Sunday, September 26, 2010

Botox may help stop drooling, which affects some people with CP

From About Lawsuits:

The findings of a new study provide support that Botox may help temporarily relieve moderate to severe drooling problems in children suffering from cerebral palsy (CP) and other neurological problems. However, side effects of Botox to treat cerebral palsy have previously been associated with a number of severe and fatal injuries when the injection spreads to other parts of the body.

The study is published in this month’s issue of the Archives of Otolonaryngology – Head & Neck Surgery, by European researchers headed by Dr. Arthur Scheffer of Radboud University Medical Center in Nijmegen, the Netherlands.

Researchers performed a clinical trial on 131 children who were diagnosed as having cerebral palsy or other nonprogressive neurological disorders. They found that giving them Botox injections resulted in a significant reduction in drooling in 46.6% of the children. The effects of the shot lasted for an average of 22 weeks.

Botox is approved for both cosmetic use to reduce the appearance of wrinkles in the skin and to treat medical conditions such as strabismus (crossed eyes), hyperhidrosis (excess sweating), cervical dystonia (involuntary contractions of the neck muscles) and blepharospasms (involuntary blinking of the eye). However, it also commonly used off-label at high doses to treat stiff and jerky movements associated with cerebral palsy in children.

Minute quantities of Botulinum Toxin A are contained in Botox, which is the bacteria associated with the muscle paralyzing condition Botulism. A number of adverse event reports have been associated with Botox side effects, where the medication spreads from the area of the injection to other parts of the body. These Botox problems have most commonly been seen among children with cerebral palsy, where the typical Botox dose is substantially larger.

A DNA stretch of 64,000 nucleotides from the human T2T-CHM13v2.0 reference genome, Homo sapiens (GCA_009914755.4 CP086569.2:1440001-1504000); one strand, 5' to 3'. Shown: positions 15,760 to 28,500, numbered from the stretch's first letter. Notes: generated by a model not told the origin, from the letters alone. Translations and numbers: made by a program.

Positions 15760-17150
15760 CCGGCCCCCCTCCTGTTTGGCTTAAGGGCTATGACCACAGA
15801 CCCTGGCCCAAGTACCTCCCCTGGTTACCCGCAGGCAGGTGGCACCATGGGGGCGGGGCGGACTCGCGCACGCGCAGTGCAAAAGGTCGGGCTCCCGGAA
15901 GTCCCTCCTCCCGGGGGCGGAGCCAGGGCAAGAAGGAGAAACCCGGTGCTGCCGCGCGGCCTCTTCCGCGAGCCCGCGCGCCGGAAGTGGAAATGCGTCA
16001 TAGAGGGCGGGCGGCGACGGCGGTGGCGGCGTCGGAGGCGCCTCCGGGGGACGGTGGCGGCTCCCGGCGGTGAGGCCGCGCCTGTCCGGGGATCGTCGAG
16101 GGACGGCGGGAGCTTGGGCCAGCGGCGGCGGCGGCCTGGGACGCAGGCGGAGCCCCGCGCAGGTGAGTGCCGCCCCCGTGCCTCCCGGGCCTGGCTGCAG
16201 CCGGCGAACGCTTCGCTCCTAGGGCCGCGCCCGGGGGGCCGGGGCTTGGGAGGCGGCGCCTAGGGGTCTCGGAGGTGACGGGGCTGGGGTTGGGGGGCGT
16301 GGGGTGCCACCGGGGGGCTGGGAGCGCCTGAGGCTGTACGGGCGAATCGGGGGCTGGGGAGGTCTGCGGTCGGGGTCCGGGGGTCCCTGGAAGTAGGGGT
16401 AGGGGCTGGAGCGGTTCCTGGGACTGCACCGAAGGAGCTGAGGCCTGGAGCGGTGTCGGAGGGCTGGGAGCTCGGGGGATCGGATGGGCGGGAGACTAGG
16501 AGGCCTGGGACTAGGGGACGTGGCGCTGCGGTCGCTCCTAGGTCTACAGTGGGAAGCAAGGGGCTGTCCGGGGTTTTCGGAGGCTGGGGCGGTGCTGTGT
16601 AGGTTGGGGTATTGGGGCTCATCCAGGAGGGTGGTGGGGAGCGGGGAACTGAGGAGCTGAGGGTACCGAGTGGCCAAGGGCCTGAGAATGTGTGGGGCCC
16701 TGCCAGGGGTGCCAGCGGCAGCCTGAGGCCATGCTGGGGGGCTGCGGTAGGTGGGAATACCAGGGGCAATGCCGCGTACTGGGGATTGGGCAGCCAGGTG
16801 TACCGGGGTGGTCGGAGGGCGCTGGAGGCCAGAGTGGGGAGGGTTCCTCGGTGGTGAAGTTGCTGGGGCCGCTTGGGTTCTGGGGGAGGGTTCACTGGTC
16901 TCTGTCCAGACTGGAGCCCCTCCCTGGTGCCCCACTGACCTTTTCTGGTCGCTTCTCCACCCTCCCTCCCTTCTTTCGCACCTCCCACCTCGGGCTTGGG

Cerebral palsy is caused by an injury to the infant’s brain that can occur before, during or shortly after birth. If the brain of a baby is deprived of oxygen, it can result in irreversible damage that leaves the child with developmental problems, loss of motor functions and other life-long injuries and disabilities associated with cerebral palsy. Symptoms of cerebral palsy are commonly associated with seizures, sensory impairments and cognitive limitation, and can range from mild cerebral palsy to a severe disability.

In February 2008, the FDA issued a warning about the risks associated with use of Botox to treat cerebral palsy, after receiving a number of adverse event reports involving sudden death, breathing problems and other potentially life-threatening injuries. A “black box” Botox warning was added to the medication in August 2009, warning about the risk of botulism-like side effects, such as swallowing and breathing difficulties, that can occur if the injection spreads to other areas of the body.

There are currently a number of Botox lawsuits pending against Allergan that allege the drug maker illegally promoted the medication for non-approved uses and failed to adequately warn about the risk of these severe and potentially life-threatening Botox injuries.